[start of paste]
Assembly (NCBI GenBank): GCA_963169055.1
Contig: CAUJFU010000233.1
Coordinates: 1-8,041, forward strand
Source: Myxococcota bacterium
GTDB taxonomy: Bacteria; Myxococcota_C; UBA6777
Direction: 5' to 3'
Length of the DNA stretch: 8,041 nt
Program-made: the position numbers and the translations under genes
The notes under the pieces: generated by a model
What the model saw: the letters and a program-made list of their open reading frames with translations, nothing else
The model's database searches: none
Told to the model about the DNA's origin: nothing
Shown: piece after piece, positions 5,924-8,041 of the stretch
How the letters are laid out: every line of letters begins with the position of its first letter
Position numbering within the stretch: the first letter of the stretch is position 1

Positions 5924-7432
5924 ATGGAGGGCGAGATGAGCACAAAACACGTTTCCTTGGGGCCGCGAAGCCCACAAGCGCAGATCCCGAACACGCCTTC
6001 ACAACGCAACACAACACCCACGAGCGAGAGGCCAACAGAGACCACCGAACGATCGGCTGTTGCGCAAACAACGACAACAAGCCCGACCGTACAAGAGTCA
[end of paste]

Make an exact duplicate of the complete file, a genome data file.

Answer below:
Assembly (NCBI GenBank): GCA_963169055.1
Contig: CAUJFU010000233.1
Coordinates: 1-8,041, forward strand
Source: Myxococcota bacterium
GTDB taxonomy: Bacteria; Myxococcota_C; UBA6777
Direction: 5' to 3'
Length of the DNA stretch: 8,041 nt
Program-made: the position numbers and the translations under genes
The notes under the pieces: generated by a model
What the model saw: the letters and a program-made list of their open reading frames with translations, nothing else
The model's database searches: none
Told to the model about the DNA's origin: nothing
Shown: piece after piece, positions 5,924-8,041 of the stretch
How the letters are laid out: every line of letters begins with the position of its first letter
Position numbering within the stretch: the first letter of the stretch is position 1

Positions 5924-7432
5924 ATGGAGGGCGAGATGAGCACAAAACACGTTTCCTTGGGGCCGCGAAGCCCACAAGCGCAGATCCCGAACACGCCTTC
6001 ACAACGCAACACAACACCCACGAGCGAGAGGCCAACAGAGACCACCGAACGATCGGCTGTTGCGCAAACAACGACAACAAGCCCGACCGTACAAGAGTCA